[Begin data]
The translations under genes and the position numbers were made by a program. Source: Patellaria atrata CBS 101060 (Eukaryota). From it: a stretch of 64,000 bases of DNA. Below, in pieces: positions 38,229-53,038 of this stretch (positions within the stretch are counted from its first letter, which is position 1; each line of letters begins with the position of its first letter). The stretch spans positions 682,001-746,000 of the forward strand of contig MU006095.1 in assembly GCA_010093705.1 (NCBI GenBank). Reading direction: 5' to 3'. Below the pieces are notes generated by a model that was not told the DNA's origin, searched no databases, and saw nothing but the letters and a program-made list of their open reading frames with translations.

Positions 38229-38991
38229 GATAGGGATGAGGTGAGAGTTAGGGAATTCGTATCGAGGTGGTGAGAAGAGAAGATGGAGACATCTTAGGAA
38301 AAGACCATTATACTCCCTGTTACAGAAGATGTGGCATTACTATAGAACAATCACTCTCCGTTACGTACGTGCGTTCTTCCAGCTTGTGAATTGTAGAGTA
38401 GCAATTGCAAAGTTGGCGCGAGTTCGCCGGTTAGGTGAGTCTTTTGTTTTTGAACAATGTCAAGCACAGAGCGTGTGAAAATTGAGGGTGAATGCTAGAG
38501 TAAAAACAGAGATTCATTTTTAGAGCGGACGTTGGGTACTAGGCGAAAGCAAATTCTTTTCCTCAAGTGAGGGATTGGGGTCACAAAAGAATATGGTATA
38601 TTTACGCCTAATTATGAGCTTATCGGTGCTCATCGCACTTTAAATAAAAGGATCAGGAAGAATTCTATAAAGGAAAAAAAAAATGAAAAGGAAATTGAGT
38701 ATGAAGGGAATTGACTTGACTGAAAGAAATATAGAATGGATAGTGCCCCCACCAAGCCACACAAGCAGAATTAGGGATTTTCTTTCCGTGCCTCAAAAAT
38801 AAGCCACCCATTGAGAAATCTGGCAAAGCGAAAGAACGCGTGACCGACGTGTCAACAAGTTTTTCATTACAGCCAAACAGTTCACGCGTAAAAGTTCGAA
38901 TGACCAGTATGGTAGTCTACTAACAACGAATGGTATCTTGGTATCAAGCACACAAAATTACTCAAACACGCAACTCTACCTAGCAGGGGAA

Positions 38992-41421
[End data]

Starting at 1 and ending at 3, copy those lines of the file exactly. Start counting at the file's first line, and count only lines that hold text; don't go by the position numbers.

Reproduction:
The translations under genes and the position numbers were made by a program. Source: Patellaria atrata CBS 101060 (Eukaryota). From it: a stretch of 64,000 bases of DNA. Below, in pieces: positions 38,229-53,038 of this stretch (positions within the stretch are counted from its first letter, which is position 1; each line of letters begins with the position of its first letter). The stretch spans positions 682,001-746,000 of the forward strand of contig MU006095.1 in assembly GCA_010093705.1 (NCBI GenBank). Reading direction: 5' to 3'. Below the pieces are notes generated by a model that was not told the DNA's origin, searched no databases, and saw nothing but the letters and a program-made list of their open reading frames with translations.

Positions 38229-38991
38229 GATAGGGATGAGGTGAGAGTTAGGGAATTCGTATCGAGGTGGTGAGAAGAGAAGATGGAGACATCTTAGGAA